Produced by Y. E. Torres, Cory Neale & Sarah Young
The E|MERGE Interdisciplinary Collaborative Residency is a two-week long creative residency at Earthdance. Curated participants from many different disciplines come together to explore new modes of creation and collective decision-making processes.
Through structures that allow for risk-taking and alternate methods for creation, (horizontal organization, collective decision-making, cross-disciplinary collaboration, nonlinear process), E|MERGE provides a fertile space for pushing the boundaries of collaboration and leadership, undoing assumptions about creative processes, and exploring how creative practices transform our relationships.
Participants share access to Earthdance's beautiful dance studios, alternate on-site locations for installations and performances, as well as engage with the extended hilltown creative community and over 125 acres of meadow and forest. Participants stay in communal-style housing and work together to prepare meals and care for the space.
The residency culminates in a final weekend of performances, panel discussions, writing, research, and other modes of expression called E|MERGE Presents April 18th and 19th 7:30pm
We are no longer receiving applications for E|MERGE 2019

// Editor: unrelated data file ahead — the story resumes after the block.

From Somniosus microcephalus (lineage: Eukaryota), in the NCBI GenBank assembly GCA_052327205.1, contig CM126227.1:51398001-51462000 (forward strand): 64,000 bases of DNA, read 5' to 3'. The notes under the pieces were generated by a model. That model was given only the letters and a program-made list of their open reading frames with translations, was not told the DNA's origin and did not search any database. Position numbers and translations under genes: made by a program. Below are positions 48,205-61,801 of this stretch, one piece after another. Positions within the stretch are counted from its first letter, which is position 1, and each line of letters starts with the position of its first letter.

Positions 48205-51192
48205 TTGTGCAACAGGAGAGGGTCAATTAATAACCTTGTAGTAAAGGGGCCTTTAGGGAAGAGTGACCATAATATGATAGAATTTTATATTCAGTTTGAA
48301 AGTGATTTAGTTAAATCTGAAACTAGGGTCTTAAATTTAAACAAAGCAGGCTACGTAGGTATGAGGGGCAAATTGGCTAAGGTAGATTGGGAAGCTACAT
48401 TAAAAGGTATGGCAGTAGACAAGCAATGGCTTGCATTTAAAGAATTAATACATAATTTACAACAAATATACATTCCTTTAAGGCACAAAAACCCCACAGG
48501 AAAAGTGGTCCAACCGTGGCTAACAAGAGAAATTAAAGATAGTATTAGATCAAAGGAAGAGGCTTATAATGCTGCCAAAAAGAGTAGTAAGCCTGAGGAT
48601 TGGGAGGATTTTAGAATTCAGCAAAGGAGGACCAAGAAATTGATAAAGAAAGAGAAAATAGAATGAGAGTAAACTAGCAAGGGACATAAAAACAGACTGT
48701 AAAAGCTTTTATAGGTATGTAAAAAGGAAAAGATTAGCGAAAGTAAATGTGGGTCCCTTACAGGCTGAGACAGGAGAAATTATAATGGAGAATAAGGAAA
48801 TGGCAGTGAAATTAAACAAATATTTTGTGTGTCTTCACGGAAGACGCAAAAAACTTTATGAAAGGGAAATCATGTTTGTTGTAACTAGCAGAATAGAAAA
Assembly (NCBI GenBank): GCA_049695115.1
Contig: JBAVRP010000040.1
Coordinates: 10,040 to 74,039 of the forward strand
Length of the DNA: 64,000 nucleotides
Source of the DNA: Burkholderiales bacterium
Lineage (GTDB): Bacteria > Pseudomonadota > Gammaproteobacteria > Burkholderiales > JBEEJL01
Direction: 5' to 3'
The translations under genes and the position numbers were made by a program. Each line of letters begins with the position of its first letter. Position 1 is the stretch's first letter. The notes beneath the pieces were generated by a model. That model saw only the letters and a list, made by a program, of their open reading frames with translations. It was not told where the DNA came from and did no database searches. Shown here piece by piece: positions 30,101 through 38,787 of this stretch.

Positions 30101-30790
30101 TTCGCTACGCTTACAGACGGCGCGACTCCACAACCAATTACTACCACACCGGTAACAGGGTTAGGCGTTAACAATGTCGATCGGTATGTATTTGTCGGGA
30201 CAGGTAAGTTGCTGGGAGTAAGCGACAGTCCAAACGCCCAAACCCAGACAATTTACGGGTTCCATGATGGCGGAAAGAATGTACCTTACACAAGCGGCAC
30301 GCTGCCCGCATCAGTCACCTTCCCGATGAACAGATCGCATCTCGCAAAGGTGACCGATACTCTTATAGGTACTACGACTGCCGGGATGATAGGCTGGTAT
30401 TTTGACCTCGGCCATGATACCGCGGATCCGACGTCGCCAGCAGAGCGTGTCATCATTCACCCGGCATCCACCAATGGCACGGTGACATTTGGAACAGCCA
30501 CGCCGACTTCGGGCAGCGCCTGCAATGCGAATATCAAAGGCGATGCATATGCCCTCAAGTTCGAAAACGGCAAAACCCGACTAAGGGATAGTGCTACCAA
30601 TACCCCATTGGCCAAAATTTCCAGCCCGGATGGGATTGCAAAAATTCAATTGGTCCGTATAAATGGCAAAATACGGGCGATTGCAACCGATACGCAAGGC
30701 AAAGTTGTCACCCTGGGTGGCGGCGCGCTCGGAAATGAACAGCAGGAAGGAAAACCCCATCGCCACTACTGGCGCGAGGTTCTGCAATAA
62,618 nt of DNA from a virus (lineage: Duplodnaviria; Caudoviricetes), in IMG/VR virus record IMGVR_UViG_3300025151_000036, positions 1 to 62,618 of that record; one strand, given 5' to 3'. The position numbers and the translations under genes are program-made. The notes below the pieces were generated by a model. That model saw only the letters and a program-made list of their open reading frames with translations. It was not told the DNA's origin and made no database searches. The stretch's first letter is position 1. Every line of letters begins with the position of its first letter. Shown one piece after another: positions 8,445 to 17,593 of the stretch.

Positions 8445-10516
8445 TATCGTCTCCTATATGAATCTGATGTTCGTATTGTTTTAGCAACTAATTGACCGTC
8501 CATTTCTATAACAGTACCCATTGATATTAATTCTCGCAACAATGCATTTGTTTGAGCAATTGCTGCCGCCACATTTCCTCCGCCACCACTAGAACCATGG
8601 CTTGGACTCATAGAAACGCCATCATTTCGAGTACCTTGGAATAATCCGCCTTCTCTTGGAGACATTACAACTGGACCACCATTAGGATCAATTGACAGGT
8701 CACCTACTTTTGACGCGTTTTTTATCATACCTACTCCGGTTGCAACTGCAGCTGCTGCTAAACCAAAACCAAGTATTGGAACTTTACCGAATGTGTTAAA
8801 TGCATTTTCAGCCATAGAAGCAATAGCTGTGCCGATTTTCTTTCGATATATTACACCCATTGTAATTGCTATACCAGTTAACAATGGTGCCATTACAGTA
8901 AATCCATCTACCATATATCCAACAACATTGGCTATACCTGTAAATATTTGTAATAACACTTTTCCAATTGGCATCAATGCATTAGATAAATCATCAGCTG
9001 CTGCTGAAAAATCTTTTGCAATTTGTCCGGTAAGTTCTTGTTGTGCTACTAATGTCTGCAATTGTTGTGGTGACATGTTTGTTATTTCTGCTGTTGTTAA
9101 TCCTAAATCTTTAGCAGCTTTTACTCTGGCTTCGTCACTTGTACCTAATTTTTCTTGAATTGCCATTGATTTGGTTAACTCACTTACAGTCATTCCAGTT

Earthdance, in producing E|MERGE, recognizes that we, collectively and individually, exist within a society of interlocking forces of oppression: racism, sexism, classism, homophobia, transphobia, ableism, settler privilege, and species privilege. These forces of oppression live inside of us. Thus, we strive to create spaces in which we can all bring awareness to the way they manifest in us and our creative work. By experimenting with the way these forces, and we ourselves, enter into our creative processes, we aim to move towards greater equity & liberation.
How can we bring attention and intention to: the positions of privilege and oppression we each inhabit; what voices & perspectives are valued, when and why; how power gets distributed within a group; and the implications of our creative process over a wide spectrum of cultures, histories, and experiences?
Whatever your background or interest, if you're interested in helping us build this collective awareness and liberation, we invite you to apply.
This project is supported in part by the National Endowment for the Arts. To find out more about how National Endowment for the Arts grants impact individuals and communities, visit www.arts.gov.